As we discussed in this and this post, the Konik is not a direct descendant of Europe’s last wild horses (at least, not anymore than other European horses), but is the Exmoor and its cousins?
Wild horses have been present on Great Britain since the middle Pleistocene, and obviously they were important hunting game for stone age hunters. Probably a bit “too important”, because the wild horse seemingly disappeared at the end of the Mesolithic period. It is hard to distinguish between wild and domestic horses in the bone record, but there is a Neolithic equine gap where there are no horse remains found (yet? I am basing myself on a quite old reference here, I’d be glad to be proven wrong). Later horses were reintroduced as domestic animals, probably by the Celts. However, this does not rule out that these celtic landraces were very primitive and maybe also influenced by local wild horses. Y-chromosome diversity suggests that the Exmoor is not strikingly different from other domestic horses, therefore most of its ancestors must have been domestic horses stemming from the same domestication event as other breeds. Apparently a part of the stock introduced to Great Britain during the antiquity or earlier escaped or was left free-roaming, resulting in the ancestral population of the modern Exmoor and other native British pony breeds.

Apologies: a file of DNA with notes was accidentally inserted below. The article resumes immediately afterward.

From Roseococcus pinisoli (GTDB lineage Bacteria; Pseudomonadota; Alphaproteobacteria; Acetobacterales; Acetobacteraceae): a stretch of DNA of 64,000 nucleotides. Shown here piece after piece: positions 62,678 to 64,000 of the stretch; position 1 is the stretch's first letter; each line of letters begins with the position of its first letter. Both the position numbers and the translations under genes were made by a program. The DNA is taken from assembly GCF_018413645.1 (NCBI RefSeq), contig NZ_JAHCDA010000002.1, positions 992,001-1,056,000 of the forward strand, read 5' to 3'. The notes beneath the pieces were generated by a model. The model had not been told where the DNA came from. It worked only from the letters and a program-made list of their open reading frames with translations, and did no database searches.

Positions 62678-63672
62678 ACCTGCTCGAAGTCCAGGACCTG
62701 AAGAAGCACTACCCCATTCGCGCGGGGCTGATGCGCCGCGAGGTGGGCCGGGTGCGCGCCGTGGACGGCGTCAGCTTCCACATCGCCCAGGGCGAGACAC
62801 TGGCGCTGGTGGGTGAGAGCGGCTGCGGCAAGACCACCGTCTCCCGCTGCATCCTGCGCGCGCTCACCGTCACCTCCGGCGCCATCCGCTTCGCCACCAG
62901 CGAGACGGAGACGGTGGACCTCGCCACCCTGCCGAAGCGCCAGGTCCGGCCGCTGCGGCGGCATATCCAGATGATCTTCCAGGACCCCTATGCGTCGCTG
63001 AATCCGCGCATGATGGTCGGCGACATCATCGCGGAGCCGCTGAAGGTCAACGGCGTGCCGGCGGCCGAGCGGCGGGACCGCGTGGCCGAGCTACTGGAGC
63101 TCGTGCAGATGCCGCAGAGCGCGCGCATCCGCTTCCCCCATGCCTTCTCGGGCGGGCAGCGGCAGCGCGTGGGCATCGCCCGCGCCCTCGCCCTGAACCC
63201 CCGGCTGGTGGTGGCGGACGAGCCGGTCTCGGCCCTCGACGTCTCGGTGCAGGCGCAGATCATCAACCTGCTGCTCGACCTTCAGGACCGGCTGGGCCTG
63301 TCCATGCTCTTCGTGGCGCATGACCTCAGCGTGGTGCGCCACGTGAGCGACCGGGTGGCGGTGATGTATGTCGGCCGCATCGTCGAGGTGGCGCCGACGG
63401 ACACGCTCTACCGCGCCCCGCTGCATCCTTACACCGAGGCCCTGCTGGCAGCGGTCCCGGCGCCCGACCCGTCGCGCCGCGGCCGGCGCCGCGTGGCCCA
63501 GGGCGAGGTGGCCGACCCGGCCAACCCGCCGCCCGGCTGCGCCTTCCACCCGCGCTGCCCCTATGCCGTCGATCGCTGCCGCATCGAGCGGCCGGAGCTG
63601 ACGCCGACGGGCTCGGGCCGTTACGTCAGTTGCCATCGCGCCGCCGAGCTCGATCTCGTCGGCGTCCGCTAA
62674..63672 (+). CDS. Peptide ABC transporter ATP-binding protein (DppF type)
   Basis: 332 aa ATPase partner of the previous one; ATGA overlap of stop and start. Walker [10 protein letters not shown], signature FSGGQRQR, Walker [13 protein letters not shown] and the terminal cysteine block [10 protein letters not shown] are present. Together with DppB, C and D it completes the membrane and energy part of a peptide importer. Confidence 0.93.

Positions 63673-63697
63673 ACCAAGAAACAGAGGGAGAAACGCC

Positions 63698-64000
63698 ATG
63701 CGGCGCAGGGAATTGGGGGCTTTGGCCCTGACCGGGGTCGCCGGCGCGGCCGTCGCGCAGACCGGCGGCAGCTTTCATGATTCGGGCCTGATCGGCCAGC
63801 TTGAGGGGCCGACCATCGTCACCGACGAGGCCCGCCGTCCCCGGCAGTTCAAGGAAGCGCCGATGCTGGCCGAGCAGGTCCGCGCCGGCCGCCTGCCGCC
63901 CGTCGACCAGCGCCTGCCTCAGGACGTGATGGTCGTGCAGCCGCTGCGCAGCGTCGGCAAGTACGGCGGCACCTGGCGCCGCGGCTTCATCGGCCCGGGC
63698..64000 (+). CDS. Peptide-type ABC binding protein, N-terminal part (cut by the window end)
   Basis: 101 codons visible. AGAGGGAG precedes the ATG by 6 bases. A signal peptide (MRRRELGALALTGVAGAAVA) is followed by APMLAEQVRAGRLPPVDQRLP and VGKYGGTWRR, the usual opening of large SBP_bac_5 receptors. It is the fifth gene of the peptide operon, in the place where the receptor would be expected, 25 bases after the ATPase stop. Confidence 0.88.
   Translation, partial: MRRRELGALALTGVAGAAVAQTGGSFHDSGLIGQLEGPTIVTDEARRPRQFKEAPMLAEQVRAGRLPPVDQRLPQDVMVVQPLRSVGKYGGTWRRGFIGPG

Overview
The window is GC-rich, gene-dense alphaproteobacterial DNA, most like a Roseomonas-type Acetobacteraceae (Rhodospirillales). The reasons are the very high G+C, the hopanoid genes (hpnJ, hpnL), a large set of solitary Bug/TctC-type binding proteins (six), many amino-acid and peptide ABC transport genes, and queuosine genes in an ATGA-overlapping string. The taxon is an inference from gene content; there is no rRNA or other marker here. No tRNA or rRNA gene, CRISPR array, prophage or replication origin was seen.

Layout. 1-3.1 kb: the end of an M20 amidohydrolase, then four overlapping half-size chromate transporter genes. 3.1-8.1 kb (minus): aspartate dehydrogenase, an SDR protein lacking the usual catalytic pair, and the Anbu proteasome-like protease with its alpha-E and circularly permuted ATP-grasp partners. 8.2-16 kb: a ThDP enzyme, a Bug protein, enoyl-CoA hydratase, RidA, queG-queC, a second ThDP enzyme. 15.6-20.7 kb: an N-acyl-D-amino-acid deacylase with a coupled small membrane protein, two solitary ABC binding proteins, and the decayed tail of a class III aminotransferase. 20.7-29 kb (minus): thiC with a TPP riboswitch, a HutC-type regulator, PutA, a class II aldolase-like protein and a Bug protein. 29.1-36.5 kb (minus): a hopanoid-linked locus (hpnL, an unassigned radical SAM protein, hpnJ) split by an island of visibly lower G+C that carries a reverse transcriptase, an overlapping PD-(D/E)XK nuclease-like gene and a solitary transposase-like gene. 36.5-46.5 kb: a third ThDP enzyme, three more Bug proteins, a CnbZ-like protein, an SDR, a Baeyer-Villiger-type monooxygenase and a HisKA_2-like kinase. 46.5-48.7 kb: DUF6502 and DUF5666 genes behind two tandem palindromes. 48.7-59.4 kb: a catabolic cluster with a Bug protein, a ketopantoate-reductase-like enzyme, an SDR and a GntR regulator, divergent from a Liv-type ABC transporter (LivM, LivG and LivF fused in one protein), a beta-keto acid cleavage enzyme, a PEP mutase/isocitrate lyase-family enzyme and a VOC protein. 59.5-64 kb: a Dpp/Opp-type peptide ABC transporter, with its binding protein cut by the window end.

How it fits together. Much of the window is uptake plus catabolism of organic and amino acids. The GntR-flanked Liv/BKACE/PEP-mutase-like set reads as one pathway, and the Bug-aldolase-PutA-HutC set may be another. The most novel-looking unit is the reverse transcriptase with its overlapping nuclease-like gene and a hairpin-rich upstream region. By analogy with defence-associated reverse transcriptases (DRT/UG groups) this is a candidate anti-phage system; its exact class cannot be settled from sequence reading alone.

• Baker, Sue, 2008: Exmoor Ponies: Survival of the Fittest – A natural history.
  • Lindgren et al.: Limited number of patrilines in horse domestication. 2004
  • Jansen et al.: Mitochondrial DNA and the origins of the domestic horse. 2002
  • Cieslak et al. 2010: Origin and History of Mitochondrial DNA lineages in domestic horses
  • Smith, Charles Hamilton: The Natural history of Horses, with Memoir of Gesner. (1814/1866)